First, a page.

Assignment 1 - Film Analysis of "Network" (1976)



This page is for students to post questions about the assignment and for either Professor Jones or other students to respond to these questions. This page can also be used as a general discussion of the assignment where students can post comments, discuss the assignment, and introduce ideas.

The assignment is based on the analysis of the film "Network" (1976) shown in Class 2, which portrayed the issues of media form and the economic structures of television news in the 1970s. Students should apply and relate the lessons of the film to the events and trends of modern television news. (For more information, refer to the Course Syllabus.)

Discussion Board


Q: When is the assignment due?
A:
Tuesday, May 30, 2006

Q: What is the length of the essay?
A:
Approximately 4-5 pages, but no less than 4 (certainly it would be hard to do it in 3...double-space preferred...)

Q: Since the assignment for the movie Network is broad, my interpretations of a way to answer and write a paper about is: What type of message is the movie Network trying to showcase and how does it apply to current television?
A:
(Prof. note: That's the question in a nutshell. The answer is the point of the assignment - feel free to talk about it here, but I can't easily just answer this one in paragraph. - mlwjones mlwjones May 29, 2006)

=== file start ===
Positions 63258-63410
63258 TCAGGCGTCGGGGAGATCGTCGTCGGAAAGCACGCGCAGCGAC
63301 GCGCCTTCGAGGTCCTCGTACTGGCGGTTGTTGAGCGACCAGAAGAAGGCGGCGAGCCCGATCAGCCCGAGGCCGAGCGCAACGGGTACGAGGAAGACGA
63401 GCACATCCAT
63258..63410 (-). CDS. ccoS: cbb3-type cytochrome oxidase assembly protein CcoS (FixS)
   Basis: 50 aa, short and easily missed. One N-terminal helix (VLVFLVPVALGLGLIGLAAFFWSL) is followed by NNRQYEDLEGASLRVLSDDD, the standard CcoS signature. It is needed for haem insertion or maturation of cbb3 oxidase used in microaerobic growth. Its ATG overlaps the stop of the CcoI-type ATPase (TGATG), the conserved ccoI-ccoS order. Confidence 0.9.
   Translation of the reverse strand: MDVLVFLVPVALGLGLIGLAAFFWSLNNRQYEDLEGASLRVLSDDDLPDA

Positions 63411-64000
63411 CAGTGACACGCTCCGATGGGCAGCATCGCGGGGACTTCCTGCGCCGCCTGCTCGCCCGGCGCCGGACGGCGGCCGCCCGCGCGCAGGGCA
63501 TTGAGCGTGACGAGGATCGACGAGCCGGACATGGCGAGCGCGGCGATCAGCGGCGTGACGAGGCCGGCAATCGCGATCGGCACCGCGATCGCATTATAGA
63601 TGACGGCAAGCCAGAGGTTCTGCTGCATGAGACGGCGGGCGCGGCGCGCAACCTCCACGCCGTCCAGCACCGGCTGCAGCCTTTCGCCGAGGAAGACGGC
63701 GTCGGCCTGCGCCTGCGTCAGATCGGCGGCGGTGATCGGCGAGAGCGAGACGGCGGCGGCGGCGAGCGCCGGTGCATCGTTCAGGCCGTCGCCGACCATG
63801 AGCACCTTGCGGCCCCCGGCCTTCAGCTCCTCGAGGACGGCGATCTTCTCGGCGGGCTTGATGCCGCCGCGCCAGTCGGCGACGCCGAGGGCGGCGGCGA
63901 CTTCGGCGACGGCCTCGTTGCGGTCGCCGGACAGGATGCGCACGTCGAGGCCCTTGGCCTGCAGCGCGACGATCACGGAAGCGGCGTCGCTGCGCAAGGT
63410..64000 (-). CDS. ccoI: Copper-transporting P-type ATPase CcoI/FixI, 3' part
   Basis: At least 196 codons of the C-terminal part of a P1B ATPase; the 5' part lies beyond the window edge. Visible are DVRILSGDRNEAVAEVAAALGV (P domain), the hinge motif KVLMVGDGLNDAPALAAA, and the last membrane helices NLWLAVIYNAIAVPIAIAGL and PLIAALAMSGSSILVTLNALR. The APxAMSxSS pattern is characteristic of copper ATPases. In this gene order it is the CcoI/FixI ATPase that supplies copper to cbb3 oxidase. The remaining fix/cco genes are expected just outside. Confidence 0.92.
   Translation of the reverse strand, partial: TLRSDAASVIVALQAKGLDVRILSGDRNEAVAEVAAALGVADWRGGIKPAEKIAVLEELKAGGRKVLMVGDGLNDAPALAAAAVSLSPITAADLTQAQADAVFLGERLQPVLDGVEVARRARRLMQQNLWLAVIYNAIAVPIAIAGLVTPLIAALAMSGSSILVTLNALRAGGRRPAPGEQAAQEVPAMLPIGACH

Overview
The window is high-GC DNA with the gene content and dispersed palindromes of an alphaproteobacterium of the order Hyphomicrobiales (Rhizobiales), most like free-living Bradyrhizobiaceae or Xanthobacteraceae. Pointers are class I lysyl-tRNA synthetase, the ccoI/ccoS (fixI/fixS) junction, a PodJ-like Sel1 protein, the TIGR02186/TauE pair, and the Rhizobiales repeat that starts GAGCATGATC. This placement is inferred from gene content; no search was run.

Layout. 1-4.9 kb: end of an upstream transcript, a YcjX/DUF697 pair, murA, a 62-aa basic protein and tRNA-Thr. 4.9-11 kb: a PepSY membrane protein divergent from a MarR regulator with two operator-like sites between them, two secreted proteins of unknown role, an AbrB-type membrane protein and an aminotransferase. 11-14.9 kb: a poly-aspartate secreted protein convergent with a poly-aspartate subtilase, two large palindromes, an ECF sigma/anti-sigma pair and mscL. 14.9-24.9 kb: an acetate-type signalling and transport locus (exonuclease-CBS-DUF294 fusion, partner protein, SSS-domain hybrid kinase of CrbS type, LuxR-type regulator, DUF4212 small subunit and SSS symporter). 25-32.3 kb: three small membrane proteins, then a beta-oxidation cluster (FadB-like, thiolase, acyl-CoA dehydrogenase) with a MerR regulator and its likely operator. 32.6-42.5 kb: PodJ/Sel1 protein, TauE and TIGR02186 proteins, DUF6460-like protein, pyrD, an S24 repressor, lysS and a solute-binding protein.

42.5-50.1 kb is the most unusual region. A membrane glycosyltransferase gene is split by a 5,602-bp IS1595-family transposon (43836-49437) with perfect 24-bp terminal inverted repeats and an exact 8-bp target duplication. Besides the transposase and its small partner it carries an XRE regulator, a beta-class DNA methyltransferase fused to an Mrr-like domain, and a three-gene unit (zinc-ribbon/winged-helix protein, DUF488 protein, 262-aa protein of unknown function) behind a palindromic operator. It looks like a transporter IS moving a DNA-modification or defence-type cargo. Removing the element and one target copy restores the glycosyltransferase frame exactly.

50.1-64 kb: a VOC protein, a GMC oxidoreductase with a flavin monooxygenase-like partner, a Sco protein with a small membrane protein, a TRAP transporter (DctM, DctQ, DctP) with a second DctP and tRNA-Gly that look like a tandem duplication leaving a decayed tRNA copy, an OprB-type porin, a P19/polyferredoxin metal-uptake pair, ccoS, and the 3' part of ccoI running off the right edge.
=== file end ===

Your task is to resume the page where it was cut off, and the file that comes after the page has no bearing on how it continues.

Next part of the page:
Q: What are some other things that are specifically being looked at for this assignment? What kind of structure should this essay be? How is this being evaluated?

A:
Identification of movie themes, comparing this analysis to contemporary events and drawing logical, insightful and well-argued conclusions is the main goal here.

Referencing external events or analyses is stronger than ungrounded opinions as a rule.

Q: Apart from the film itself, what sort of sources are appropriate, and how many should be used?

Generally speaking, unsubstantiated opinion isn't all that effective in academic analysis.

If you're comparing a concept from the film to some specific event, research on that event is in your best interest. If you're comparing a concept to a general principle you're familiar from other course work or in independent research, cite the appropriate sources.

I'm not sure if there' s ever any "right" number of citations - it really depends what you're saying.

Feel free to use MLA, APA or whatever other style of citation you're best familiar with. Be consistent in its application, however - don't switch halfway through, and review how to cite sources if required (many online style guides are available...)